Monday December 17, 2018

Renovation of first Hindu Temple of the Western World almost complete

The magnificent Old Temple in San Francisco is claimed to be the “first Hindu temple in the Western World”

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A hindu temple (representative image). Pixabay
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San Francisco, Mar 13, 2017: The historic and extremely expensive renovation process of the magnificent Old Temple in San Francisco, which is claimed to be the “first Hindu temple in the Western World”, is almost complete.

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Old Temple, originally known as Hindu Temple is said to be built within four months. It is a part of the Vedanta Society of Northern California (VSNC), launched by Swami Vivekananda, a highly respected Hindu Monk 1900.

This Temple, sometimes referred as “sermon in the form of a building” and “dedicated to the cause of humanity”, miraculously survived the San Francisco earthquake and fire of April 1906.

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During the renovation process which was launched in 2014, the historic character of the temple was claimed to be uncompromised while bringing it up to current standards. The complete renovation included upgrading from foundation to rooftop regarding seismic upgrades, deepening of foundation, plumbing, wiring, fire-sprinkler system, energy efficiency, roofing, etc. It is planned to be open to the public and ready to use sometime in the spring. It was recently re-consecrated with ritual worship by monks and nuns from India, Canada and USA.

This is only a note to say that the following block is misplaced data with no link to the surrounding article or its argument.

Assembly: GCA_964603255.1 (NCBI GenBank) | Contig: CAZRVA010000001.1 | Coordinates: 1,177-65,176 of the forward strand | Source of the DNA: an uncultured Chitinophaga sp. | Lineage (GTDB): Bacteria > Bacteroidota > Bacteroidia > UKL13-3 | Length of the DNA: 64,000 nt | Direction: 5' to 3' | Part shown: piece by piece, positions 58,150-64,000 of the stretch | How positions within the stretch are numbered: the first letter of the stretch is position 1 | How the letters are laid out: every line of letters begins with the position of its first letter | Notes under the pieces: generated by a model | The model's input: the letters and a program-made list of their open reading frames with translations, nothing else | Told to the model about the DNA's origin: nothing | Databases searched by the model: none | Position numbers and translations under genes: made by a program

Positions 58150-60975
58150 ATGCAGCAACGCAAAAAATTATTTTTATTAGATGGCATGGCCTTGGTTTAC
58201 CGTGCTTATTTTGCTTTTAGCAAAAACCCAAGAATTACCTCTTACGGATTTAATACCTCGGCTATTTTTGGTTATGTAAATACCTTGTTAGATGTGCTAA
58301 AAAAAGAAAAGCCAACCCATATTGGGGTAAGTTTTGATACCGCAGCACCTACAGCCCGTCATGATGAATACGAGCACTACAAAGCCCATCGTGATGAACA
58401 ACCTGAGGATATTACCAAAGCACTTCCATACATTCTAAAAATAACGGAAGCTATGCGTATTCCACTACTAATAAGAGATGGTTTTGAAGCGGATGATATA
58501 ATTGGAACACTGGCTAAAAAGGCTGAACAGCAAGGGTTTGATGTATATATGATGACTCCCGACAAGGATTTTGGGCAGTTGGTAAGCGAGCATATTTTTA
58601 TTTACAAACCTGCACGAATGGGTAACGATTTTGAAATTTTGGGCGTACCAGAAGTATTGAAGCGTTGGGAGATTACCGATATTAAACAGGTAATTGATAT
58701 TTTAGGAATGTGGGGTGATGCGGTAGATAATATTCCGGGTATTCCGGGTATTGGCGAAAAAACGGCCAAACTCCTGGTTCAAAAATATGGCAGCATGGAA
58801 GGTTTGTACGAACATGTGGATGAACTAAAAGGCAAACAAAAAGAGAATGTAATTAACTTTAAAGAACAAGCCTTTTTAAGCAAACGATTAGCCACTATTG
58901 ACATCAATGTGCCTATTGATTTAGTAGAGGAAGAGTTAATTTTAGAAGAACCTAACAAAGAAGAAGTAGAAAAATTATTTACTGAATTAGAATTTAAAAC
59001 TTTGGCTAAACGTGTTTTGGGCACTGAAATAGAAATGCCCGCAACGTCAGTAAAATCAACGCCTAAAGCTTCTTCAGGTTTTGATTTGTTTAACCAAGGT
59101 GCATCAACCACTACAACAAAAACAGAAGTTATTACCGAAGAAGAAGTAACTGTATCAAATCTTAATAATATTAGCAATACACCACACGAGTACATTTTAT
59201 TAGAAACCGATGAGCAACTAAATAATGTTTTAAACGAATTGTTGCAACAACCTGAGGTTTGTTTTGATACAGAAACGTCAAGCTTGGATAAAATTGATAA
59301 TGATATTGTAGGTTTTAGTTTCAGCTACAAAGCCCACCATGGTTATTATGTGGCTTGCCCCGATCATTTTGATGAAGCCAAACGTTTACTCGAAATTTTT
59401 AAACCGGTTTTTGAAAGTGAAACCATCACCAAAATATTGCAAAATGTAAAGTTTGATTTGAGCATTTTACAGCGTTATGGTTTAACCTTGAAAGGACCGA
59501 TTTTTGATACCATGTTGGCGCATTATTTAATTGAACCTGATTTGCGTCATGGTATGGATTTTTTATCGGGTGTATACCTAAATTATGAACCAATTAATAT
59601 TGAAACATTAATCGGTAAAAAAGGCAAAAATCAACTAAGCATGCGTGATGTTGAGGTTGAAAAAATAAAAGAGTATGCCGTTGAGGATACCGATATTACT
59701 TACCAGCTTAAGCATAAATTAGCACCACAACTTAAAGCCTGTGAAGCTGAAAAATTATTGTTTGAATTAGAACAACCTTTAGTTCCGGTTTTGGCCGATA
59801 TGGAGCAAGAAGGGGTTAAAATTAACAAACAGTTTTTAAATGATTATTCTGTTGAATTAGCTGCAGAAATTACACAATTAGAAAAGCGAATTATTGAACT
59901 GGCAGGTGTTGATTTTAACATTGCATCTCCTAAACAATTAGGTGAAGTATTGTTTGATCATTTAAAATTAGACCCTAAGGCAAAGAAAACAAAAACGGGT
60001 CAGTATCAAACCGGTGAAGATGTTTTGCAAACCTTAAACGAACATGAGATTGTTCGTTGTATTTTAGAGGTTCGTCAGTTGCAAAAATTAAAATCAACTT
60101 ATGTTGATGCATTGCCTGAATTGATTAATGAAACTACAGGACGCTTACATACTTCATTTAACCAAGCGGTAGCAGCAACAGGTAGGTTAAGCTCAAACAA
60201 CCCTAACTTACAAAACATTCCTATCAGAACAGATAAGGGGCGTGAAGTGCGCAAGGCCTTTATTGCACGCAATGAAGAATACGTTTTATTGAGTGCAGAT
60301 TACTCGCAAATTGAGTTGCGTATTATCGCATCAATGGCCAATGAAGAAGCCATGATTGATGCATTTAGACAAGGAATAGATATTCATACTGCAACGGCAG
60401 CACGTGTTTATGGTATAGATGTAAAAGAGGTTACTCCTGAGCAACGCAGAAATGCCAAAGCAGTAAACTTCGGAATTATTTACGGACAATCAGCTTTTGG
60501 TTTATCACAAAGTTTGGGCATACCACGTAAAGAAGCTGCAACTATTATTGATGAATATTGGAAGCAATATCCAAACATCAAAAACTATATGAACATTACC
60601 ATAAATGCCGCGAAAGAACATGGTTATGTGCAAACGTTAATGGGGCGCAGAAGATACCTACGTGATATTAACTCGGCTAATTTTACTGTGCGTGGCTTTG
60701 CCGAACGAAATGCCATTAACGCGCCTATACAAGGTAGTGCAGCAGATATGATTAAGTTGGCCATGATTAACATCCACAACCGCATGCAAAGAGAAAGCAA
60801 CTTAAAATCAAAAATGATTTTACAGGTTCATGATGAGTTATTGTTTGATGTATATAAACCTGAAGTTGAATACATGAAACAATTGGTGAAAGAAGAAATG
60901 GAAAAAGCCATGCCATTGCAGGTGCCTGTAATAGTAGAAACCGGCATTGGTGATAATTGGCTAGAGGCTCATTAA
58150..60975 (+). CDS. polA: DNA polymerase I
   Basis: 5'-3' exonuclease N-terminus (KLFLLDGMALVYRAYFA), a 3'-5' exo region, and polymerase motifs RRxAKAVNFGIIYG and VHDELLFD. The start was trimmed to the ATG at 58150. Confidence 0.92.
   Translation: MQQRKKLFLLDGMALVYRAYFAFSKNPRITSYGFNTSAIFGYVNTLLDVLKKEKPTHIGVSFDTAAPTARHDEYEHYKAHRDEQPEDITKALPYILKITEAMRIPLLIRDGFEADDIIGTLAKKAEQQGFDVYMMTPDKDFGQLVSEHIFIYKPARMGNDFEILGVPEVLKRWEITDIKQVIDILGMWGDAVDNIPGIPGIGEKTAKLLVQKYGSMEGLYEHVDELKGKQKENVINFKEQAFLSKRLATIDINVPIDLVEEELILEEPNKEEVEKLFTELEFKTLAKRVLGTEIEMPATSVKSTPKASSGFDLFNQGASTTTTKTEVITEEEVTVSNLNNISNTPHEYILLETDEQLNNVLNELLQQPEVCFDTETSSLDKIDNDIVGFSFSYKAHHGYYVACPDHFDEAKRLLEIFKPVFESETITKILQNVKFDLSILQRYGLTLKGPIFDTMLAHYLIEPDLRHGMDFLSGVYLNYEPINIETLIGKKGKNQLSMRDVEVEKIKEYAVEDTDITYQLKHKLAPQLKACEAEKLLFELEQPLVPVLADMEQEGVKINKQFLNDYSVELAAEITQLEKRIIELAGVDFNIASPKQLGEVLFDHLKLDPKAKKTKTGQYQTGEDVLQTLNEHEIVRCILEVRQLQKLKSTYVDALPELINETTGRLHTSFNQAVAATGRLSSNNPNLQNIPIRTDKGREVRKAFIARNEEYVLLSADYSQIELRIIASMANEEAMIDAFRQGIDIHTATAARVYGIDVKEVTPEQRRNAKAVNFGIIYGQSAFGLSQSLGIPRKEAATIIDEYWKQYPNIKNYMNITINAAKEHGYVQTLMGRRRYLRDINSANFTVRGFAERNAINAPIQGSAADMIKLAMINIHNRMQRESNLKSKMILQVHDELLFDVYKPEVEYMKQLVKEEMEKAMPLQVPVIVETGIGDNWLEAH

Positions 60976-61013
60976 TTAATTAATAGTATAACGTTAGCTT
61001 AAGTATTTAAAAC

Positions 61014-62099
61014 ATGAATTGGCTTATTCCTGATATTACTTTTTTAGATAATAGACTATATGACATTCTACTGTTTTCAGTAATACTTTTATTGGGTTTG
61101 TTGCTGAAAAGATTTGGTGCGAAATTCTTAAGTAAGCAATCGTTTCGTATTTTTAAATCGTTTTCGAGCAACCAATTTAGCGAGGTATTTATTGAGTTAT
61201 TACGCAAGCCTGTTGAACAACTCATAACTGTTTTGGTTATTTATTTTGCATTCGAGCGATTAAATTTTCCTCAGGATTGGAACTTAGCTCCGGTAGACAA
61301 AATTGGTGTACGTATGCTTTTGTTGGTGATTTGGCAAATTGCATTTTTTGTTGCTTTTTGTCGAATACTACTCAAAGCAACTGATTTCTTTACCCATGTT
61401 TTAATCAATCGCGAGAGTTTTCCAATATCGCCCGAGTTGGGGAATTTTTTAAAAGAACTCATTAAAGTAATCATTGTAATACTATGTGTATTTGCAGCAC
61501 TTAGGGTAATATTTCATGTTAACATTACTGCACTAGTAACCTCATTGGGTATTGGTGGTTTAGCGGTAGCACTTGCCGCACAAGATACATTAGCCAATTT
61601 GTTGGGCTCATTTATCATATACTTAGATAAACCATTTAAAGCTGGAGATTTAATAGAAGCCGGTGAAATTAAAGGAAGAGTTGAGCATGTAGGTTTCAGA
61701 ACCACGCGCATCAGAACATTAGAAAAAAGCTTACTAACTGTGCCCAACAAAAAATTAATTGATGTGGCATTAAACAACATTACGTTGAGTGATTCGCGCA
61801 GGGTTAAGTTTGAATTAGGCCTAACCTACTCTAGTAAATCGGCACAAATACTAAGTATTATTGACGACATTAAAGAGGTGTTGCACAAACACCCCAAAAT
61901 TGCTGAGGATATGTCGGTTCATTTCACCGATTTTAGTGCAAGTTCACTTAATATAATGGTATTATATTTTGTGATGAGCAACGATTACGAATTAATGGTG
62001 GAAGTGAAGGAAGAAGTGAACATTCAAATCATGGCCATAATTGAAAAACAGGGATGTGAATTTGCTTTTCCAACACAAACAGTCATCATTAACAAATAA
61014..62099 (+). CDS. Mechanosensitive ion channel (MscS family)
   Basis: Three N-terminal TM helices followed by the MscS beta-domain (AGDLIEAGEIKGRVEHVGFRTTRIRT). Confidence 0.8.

Located on Webster Street in San Francisco, this Old Temple was designed by Swami Trigunatitananda with architect Joseph A. Leonard, blending elements of East and West. Its style is influenced by old-fashioned Bengal temples, Shiva temples at Dakshineswar, Benares temples, etc. The building represents a striking profile of towers, domes, and pinnacles; and its various towers “are intended to symbolize the harmony of all religions and the pointed arches and domes the upward aspiration of the spiritual seeker”.

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Rajan Zed, a distinguished Hindu statesman commended efforts of the Society leaders and area community towards executing the thorough and elaborate renovation of this magnificent and important Hindu temple.

President of Universal Society of Hinduism, Rajan Zed, requested the Hindu community in USA, about 3 million strong, to work towards preserving the historical Hindu temples and passing on Hindu spirituality, concepts and traditions to coming generations, reported the Asian American Press.

VSNC is affiliated to worldwide spiritual movement Ramakrishna Mission headquartered in Belur Math on the outskirts of Kolkata (India). Besides Old Temple and New Temple in San Francisco; it also maintains Vedanta Retreat in Olema (Marin County, California) founded in 1946 and which occupies over 2000 coastal acres, 160-acres Shanti Ashrama Retreat in Santa Clara County (California) launched in 1900, monastery and convent. Swami Tattwamayananda is Minister-In Charge of VSNC.